Nobel Laureate Alexander Solzyhentisyn, in his acceptance speech before the Nobel Prize Committee in 1970, declared that the 20th Century had been one long record of appeasement by the West in favor of totalitarianism. “The spirit of Munich is not a thing of the past,” he stated sardonically, “…it is predominant in the 20th Century. The entire civilized world trembles as snarling barbarism suddenly re-emerges and moves into the attack. And the West finds that it has nothing to fight with but smiles and concessions.”
During the half hour on the morning of July 13, when Katyusha rockets slammed into the northern Israeli town of Safed, those words took on a profound meaning for me. The news hit hard, since two of the Hizbullah-launched rockets landed within 400 yards of my Israeli home in the center of Safed’s Old City. But beyond my personal anguish, I became aware of an implacable reality. In the 58 years since the War of Independence, Safed had not experienced a single terrorist incident, let alone a major rocket attack. Violence, of the type experienced in other parts of the country, had never been a feature of life in the town. But the explosion of seven Katyushas in the same hour, resulting in one death and 30 injuries, swept the once-tranquil mountain village, suddenly and traumatically, into the turbulence of the 21st Century and the worldwide struggle between freedom and Islamo-fascism.
No one should have been surprised. In the six years since Israel’s retreat from the fourteen-mile security zone in southern Lebanon, Hizbullah, Iran’s Lebanese proxy, had created an arsenal of nearly 13,000 missiles poised against Israel’s northern towns. Anyone who had visited Israel’s border with Lebanon and witnessed the garish, provocative displays of yellow flags, posters, fortifications and abundant weaponry, in places only 50 feet distant, knew that it would be just a matter of time before Hizbullah’s juggernaut of destruction would be unleashed against the north.
The Hizbullah terrorists who launched those rockets were, of course, not measuring their place in history. They were capitalizing on what they perceived to be instability, weakness and distraction among Israeli leaders. The kidnapping in Gaza and subsequent Israeli retaliation offered a convenient feint and opportunity to instill a realization in exasperated Israelis that the Arab wars against Israel did not end in 1973, 1993 or with the collapse of the second Palestinian intifada. Those wars continue and will continue as long as Israel exists.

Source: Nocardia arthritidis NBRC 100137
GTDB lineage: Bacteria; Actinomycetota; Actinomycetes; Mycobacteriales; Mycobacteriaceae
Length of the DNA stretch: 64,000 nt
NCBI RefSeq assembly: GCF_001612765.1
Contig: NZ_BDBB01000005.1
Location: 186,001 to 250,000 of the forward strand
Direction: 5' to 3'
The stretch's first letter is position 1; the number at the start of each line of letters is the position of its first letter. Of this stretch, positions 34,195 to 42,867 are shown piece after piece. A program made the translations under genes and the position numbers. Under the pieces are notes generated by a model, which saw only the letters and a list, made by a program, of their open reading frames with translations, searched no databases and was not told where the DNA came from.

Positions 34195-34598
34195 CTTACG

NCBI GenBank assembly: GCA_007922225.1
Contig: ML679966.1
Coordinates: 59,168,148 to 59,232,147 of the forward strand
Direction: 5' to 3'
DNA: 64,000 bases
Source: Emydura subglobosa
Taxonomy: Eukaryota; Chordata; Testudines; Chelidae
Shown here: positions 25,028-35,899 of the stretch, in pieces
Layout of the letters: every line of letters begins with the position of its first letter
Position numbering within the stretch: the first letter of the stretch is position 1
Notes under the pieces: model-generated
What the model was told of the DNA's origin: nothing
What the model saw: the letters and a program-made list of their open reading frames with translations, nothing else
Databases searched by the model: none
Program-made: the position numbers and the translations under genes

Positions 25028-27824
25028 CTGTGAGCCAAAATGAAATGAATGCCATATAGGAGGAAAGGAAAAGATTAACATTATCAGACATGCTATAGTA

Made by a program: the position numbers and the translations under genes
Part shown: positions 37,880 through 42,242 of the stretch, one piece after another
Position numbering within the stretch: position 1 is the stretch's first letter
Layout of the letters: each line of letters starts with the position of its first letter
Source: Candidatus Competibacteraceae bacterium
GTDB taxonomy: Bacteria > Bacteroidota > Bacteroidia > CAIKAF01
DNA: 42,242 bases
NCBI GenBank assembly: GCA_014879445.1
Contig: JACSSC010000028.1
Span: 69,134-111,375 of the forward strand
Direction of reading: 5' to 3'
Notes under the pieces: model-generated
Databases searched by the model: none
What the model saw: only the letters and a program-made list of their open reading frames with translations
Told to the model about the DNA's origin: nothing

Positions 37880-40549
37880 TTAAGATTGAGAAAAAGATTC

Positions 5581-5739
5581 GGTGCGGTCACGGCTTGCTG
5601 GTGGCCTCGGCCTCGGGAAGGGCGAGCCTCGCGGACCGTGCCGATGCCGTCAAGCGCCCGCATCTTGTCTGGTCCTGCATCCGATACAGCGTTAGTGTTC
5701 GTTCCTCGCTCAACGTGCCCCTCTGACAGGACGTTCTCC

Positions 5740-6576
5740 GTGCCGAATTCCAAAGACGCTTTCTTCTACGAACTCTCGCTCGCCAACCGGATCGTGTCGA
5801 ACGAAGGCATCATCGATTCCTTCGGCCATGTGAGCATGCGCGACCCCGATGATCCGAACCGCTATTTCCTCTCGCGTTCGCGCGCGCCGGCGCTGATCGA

That is the sad message delivered by the Katyushas that battered Safed that Thursday morning. For no matter what Israel does – whether it be the signing of peace treaties, withdrawal from disputed territory, the securing of United Nations guarantees of its borders or the policing by international peacekeepers – nothing will stem the tide of hatred and revulsion in the Arab and Muslim world against the Jewish state. Arab revanche, it must finally be understood, cannot be answered with either appeasement or accommodation; it can only be met with crushing force.
It is this reality that has yet to sink into the mindset of both Israeli and American leaders . Having been burned by the conclusive failure of the Oslo peace process, Ehud Barak, six years ago, piled tragedy upon mistake. He ordered an evacuation from the Lebanon security zone, abandoning the IDF’s loyal allies – the Christian-dominated South Lebanese Army – without so much as a whisper of assurance by the Lebanese government of calm on its southern border. While witnessing the build up of the Hizbullah and Hamas arsenals over five years, Barak’s successor, Ariel Sharon, made the second calamitous mistake of withdrawing from Gaza, mandating the destruction of flourishing Jewish communities only to behold, within days, the transformation of the settlements’ ruins into launching pads for Kassam missiles aimed directly at southern Israeli population centers.
The foolhardy tide of concessions has not yet abated. As Israel reels under attacks on two fronts, the present prime minister, Ehud Olmert, continues to hew to his unfocused policy of unilateral withdrawal, by calling for even further territorial concessions, proposing to abandon dozens of West Bank communities in an attempt to create permanent borders for the State of Israel. That those borders would prove indefensible does not seem to trouble him. But the war in which Israel is now engaged is simple proof that walls, fences, unilateral disengagements or even bilateral agreements are no protection against sophisticated weaponry in the hands of terrorists who have little respect for, or interest in, the maintenance of the status quo.
With the incontrovertible confirmation of the folly of such an approach, a pitiless reality must now surely be settling in – withdrawal and territorial concession will never be interpreted in the Arab world as anything but weakness, retreat and surrender. It is a certain invitation to war and a guarantee of unending violence and strife.
The era of smiles and concessions must be brought to an end. The answer to terrorist kidnappings and rocket launchings can only be overwhelming, devastating military force – a message that must be understood not just in the terrorist strongholds, but in the faraway capitals where their sponsors hatch, plan and finance their proxies’ next battles. [emphasis added]
Avi Davis is an adjunct fellow of the Foundation for the Defence of Democracies, a Washington, D.C.-based policy institute